Introduction: Evidently, caffeinated coffee (CCAF) consumption is associated with decreased risk of diabetes mellitus, however, its effect on the kidney in diabetes and health is yet to be thoroughly researched and ascertained. This formed the focus of the present study.
Methods: Sixty (30 male and 30 female) animals were divided into 12 groups (6 pairs) (n=5 per group). Animals in group 1 served as normal control (NCTRL) and were given standard feed and water only. Group 2 animals received standard feed plus CCAF. Group 3 was the diabetic (DIA) alone group while groups 4, 5, and 6 were DIA plus CCAF treatment. After 4 weeks of treatment, the animals were sacrificed and blood obtained and analyzed for the biochemical indices of renal function and carbohydrate metabolism using standard methods.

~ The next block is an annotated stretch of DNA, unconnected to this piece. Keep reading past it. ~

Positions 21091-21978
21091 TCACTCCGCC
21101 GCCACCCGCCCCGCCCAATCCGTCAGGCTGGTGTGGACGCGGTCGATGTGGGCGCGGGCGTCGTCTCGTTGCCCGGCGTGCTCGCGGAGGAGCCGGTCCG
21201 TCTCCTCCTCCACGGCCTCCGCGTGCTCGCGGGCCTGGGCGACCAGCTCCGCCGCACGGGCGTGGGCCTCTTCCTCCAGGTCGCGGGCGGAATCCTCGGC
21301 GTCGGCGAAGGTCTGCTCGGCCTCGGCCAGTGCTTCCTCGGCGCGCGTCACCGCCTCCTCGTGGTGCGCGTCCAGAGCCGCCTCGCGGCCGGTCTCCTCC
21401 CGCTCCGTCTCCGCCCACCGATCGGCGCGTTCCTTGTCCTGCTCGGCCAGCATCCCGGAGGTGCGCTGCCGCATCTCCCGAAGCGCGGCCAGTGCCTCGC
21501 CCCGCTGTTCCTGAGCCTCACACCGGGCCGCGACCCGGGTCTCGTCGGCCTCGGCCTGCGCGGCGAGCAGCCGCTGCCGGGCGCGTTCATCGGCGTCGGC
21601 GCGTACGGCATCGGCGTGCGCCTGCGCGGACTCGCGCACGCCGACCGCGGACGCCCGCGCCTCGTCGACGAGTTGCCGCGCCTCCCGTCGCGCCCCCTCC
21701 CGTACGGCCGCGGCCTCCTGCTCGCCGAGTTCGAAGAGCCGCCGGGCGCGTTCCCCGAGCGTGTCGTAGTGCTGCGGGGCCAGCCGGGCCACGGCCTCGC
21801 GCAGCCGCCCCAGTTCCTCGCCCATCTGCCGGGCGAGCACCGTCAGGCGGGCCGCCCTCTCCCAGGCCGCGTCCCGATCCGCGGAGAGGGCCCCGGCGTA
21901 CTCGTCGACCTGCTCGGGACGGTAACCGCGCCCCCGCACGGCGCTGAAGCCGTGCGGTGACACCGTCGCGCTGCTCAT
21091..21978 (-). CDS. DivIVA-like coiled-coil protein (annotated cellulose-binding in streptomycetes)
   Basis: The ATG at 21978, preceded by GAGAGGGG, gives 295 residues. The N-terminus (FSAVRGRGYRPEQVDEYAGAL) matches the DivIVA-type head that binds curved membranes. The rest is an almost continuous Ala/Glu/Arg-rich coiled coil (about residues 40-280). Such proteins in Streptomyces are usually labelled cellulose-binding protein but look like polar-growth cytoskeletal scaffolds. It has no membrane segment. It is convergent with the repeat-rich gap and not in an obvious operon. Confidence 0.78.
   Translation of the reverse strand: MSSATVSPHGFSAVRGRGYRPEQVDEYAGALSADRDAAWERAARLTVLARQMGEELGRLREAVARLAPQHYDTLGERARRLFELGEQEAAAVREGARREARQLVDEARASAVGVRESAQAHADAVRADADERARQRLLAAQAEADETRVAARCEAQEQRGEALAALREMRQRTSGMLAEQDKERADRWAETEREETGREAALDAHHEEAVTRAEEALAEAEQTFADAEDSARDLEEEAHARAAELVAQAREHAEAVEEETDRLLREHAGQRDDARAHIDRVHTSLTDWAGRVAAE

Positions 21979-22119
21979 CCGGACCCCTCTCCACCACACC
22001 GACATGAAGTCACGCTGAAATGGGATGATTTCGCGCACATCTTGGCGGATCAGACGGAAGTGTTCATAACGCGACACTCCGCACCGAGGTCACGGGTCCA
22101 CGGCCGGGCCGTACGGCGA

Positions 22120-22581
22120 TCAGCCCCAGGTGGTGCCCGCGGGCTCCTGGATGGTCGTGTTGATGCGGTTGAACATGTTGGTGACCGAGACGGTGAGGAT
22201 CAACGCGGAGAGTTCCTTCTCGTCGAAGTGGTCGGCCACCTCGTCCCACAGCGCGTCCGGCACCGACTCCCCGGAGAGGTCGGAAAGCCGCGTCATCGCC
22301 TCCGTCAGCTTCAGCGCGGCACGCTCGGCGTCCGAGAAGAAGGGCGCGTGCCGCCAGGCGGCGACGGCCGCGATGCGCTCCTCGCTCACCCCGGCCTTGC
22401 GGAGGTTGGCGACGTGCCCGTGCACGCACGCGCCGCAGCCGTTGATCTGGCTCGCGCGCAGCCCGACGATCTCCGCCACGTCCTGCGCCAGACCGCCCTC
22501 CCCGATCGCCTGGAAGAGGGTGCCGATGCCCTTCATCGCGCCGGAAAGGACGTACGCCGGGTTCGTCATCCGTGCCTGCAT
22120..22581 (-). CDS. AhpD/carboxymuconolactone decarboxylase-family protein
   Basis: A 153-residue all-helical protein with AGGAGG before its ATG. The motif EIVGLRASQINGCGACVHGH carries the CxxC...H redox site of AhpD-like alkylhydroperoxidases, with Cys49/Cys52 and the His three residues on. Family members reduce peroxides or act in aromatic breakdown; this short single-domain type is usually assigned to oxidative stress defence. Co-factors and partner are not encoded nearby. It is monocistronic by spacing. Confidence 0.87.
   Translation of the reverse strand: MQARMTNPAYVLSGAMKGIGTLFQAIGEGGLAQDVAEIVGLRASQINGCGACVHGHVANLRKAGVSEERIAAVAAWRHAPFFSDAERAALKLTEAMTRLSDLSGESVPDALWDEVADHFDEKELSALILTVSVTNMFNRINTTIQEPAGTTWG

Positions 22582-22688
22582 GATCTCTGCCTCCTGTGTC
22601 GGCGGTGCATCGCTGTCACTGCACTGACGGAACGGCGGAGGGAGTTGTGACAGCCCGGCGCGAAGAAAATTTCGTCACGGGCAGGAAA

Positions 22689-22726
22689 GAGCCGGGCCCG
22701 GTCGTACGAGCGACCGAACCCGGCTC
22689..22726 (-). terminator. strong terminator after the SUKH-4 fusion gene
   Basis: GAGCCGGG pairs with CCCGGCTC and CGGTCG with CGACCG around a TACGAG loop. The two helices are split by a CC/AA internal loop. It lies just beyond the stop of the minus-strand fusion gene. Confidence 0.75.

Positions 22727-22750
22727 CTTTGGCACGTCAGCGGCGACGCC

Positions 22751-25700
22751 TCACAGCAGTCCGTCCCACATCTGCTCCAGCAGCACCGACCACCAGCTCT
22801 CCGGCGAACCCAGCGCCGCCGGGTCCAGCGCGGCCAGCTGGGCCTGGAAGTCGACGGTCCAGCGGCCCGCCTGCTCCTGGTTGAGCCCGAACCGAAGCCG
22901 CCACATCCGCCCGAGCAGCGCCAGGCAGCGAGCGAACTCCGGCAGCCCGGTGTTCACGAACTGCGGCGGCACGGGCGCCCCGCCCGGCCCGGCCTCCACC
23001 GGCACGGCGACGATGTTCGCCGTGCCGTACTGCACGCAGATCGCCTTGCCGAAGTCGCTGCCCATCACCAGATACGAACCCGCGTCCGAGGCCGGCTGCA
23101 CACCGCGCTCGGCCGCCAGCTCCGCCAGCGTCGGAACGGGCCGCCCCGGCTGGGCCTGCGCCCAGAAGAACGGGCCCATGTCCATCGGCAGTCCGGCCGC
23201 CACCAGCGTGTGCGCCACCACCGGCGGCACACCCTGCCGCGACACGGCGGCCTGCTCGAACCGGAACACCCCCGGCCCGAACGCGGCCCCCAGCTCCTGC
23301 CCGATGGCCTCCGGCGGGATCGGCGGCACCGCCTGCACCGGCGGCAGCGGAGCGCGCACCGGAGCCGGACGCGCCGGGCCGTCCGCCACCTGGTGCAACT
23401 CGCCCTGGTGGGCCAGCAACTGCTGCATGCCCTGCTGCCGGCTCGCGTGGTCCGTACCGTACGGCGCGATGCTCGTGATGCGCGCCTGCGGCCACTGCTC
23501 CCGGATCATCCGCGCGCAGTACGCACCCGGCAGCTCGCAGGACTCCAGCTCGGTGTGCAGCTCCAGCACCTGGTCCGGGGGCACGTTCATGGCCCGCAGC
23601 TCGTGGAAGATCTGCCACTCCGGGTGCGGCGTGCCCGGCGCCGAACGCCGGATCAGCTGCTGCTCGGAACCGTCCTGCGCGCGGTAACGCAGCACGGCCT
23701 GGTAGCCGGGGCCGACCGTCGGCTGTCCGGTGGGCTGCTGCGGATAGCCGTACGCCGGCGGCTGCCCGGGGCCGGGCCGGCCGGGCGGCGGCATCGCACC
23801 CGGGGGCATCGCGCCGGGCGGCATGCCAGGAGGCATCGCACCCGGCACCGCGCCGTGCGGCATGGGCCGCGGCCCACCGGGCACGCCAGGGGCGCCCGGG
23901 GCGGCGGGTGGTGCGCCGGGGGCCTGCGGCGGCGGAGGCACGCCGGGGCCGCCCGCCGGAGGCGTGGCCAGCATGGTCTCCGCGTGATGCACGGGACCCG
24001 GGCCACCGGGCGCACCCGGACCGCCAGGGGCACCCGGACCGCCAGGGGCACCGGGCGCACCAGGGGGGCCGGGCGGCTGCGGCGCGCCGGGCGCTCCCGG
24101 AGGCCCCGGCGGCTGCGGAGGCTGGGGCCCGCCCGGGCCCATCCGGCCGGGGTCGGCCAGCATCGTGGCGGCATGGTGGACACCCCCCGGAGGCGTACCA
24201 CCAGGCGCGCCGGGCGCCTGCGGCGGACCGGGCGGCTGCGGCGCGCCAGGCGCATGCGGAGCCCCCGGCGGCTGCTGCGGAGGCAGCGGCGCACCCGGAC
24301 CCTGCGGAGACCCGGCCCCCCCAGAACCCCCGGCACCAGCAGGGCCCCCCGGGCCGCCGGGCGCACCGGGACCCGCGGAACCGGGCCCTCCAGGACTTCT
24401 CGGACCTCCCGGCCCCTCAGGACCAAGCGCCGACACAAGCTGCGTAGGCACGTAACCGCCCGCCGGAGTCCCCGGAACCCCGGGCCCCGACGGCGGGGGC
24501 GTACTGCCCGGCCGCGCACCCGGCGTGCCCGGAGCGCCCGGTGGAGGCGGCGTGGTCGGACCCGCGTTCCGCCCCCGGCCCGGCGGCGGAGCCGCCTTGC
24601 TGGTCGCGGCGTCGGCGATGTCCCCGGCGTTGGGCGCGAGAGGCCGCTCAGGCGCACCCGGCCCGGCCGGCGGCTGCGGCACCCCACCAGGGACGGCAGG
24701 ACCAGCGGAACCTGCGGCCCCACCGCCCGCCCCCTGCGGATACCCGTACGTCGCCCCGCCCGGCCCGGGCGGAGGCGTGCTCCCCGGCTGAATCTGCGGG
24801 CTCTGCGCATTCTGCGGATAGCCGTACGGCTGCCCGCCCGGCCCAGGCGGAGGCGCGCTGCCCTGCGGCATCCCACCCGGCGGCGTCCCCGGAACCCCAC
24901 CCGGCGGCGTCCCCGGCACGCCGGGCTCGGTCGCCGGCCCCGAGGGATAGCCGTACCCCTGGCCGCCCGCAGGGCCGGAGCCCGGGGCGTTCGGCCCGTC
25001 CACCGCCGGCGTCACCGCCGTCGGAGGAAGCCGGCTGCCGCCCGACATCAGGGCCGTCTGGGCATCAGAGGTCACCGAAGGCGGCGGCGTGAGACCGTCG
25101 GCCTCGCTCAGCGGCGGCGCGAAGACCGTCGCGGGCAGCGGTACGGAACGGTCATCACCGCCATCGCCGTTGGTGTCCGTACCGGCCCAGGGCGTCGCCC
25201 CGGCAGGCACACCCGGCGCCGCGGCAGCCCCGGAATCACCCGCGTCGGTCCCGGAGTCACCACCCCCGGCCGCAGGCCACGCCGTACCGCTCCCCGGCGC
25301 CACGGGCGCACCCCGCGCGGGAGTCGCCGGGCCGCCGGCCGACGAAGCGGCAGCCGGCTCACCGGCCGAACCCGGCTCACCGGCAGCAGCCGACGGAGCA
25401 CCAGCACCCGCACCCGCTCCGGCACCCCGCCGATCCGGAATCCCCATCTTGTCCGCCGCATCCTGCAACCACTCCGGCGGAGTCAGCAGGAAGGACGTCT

Results: The consumption of CCAF was not associated with any significant change in serum creatinine (SCr) and electrolyte levels in the CCAF control group compared with the NCTRL group. However, SCr levels increased significantly in DIA alone and DIA plus CCAF groups compared with the NCTRL group. Serum urea increased and decreased significantly in DIA alone and DIA plus CCAF treatment groups respectively. Serum glucose, insulin and HOMA-IR increased and decreased significantly in DIA alone group and DIA plus CCAF treated groups respectively compared with NCTRL and CCAF control groups.
Conclusion: CCAF consumption may not adversely affect renal endpoints in healthy persons; however, those with diabetes mellitus and impaired renal function should avoid CCAF consumption.
Keywords: Caffeine, Coffee, Renal endpoints, insulin, Diabetes.